• PLEX for Good ran for both the Australian wild fires and pandemic relief.
  • Tech II salvage drones.  At least one person got their Christmas wish.
  • CCP finally rolled out the replacement for the old fansite program.  I did not make the cut, but a lot of streamers now how free accounts and extra PLEX to spend.
  • CCP still has hopes for an EVE Online based shooter game.
  • The CSM15 election saw a peaceful transition of power and nobody has been kicked off the council… yet.  Seriously, it is a rare CSM when somebody doesn’t get voted off the island.

Pokemon

  • Pokemon Sword & Shield launched at just the right time before the pandemic to become a staple of play.
  • The new Pokemon model on the Switch is expansions after the main game drops, and Pokemon Sword & Shield had The Isle of Armor and The Crown Tundra this year, which helped keep the game a hot property.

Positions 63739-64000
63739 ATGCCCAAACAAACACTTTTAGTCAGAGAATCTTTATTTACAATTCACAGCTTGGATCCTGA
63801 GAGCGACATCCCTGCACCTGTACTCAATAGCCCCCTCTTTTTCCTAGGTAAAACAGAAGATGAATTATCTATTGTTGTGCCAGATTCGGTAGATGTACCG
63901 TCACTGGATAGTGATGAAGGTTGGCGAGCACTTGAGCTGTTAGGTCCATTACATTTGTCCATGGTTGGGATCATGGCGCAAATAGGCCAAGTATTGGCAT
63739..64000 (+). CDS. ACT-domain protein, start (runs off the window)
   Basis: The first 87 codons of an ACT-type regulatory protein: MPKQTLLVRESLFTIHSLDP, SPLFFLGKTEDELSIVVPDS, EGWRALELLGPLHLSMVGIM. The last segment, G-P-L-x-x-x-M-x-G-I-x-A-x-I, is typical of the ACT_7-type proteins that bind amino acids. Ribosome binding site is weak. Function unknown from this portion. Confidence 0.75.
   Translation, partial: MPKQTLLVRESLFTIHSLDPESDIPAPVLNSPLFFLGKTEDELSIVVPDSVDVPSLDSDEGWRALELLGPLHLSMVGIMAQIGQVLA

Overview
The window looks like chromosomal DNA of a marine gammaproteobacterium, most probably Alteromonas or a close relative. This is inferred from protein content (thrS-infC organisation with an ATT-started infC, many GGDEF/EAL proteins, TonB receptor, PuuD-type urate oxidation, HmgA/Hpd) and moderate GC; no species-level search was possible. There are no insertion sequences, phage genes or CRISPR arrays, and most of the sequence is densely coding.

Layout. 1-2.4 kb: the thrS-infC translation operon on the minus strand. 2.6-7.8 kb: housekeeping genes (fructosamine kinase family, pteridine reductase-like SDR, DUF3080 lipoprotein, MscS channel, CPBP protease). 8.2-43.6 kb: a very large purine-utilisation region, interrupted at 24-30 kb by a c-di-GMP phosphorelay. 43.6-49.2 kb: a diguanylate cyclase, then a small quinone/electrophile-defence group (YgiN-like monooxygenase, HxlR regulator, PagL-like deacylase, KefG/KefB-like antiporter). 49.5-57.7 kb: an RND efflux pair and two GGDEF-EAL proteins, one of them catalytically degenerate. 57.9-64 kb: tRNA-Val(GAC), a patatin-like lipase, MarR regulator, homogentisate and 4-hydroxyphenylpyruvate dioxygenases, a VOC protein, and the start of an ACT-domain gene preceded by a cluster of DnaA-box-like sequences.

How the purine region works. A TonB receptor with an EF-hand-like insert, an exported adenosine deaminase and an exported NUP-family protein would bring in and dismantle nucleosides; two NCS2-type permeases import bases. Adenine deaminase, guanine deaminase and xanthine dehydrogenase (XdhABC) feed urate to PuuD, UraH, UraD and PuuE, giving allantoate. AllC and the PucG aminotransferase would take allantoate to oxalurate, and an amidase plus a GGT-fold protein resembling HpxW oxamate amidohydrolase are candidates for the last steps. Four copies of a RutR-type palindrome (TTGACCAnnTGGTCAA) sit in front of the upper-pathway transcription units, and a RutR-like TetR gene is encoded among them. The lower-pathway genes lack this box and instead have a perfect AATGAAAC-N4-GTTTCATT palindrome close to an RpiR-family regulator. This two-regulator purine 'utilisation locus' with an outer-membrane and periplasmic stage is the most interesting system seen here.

• Pokemon Home showed up to provide a link to bring Pokemon forward from the DS era and transfer them in from Pokemon Go.
  • Niantic changed up Pokemon Go to adapt to the pandemic, giving us things like remote raid passes to keep us playing when we had to stay home.
  • Niantic also raised the level cap on Pokemon Go in a way that didn’t toss your accumulated xp by tying levels 41-50 in with both xp and special tasks.

Other Areas of the Video Game Industry

  • TorilMUD carries on for another year, making it a total of 27… and even added a new class this year.
  • Animal Crossing: New Horizons landed just in time to give many a shared virtual experience as we stayed home for the pandemic.